Meet the First Woman in the Military to Head Combatant Command for North America
Pending confirmation, Air Force Gen. Lori Robinson will become the first woman ever to head one of the nine combatant commands of the U.S. military. As the potential new commander of forces in North America, Robinson will be charged with the immense responsibility of defending the U.S. homeland.
Robinson testified before the U.S. Senate Committee on Armed Services Thursday, fielding questions ranging from who she sees as the greatest threat to the U.S. to what she would do to strengthen alliances with U.S. neighbors as the head of U.S. Northern Command (USNORTHCOM).
“Defense of the homeland is a sacred responsibility and the number 1 mission of the Department of Defense,” said Robinson.
Robinson explained she sees significant threats posed to the U.S. mainland by “home-grown” terrorism, cyber attacks and drug trafficking. She also noted Russia, Iran and North Korea are three major adversaries she intends to keep an eye on should she be confirmed.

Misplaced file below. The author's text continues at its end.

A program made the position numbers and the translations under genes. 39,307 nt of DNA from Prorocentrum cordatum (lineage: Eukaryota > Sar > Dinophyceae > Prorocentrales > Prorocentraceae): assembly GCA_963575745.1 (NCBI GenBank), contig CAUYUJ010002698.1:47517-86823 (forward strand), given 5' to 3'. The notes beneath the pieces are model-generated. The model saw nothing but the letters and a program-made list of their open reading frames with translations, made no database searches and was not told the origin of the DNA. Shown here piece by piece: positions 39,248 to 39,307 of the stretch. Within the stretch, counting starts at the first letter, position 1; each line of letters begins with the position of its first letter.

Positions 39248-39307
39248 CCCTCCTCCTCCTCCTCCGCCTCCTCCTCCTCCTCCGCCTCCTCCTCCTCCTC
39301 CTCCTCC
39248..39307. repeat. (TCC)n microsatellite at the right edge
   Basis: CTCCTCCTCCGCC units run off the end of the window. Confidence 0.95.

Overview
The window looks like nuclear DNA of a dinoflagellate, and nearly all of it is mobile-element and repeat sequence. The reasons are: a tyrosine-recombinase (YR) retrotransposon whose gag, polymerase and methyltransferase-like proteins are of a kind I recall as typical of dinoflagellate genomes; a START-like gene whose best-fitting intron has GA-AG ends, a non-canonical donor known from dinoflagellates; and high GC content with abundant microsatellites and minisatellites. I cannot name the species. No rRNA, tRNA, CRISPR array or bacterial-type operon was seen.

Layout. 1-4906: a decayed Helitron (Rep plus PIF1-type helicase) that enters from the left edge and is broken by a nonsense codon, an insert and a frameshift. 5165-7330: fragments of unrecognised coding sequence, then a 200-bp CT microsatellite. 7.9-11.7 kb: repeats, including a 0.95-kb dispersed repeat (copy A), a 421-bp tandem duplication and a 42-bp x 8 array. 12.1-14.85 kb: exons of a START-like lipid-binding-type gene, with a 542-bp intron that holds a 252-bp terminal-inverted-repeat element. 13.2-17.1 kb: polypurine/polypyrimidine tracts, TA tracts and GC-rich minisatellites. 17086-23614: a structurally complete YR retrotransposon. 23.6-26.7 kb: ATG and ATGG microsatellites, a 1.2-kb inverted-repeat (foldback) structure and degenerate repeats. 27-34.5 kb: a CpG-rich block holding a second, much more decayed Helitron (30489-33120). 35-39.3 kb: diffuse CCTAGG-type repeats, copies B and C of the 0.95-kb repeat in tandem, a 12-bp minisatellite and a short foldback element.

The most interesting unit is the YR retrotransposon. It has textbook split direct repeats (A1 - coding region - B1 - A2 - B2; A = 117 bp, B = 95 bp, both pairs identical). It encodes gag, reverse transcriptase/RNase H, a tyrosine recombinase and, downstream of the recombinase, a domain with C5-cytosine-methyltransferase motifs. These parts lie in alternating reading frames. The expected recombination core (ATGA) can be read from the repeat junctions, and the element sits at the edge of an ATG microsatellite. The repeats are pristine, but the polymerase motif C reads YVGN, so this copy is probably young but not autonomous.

One of Robinson’s first actions as head of NORTHCOM would be to solidify the U.S. alliance with Canada, and build relationships with Mexico and the Bahamas.
As part of her responsibility as head of NORTHCOM, Robinson would also be responsible for the North American Aerospace Defense Command, otherwise known as NORAD. NORAD became well-known during the Cold War as the organization in charge of protecting North American air space from Soviet intrusion. Should the Soviet Union have ever attempted to fire nuclear weapons at the U.S., NORAD would be the first line of defense.
With rising Russian aggression around U.S. air space, NORAD and NORTHCOM have both become increasingly important to U.S. security interests. Robinson believes her experience as the head of U.S. air forces in the Pacific will help her address the threat.
“In my experiences as the Pacific Air Forces commander and the air component for [U.S. Pacific Command Commander Navy Adm. Harry] Harris, I’m intimately aware of the tenuous situation on the [Korean] peninsula and throughout the region, and understand the potential threats posed to the security of our homeland,” said Robinson.
Robinson gained significant operational experience as a commander during the war in Iraq, where she was vice commander of the 405th Expeditionary Wing. She was responsible for over 2,000 airmen who operated bomber, reconnaissance and tanker aircraft. She is also a graduate of the prestigious U.S. Air Force Fighter Weapons School, hold two master’s degrees and has spent time as a fellow at both the Brookings Institution in Washington, D.C., and at Harvard University.
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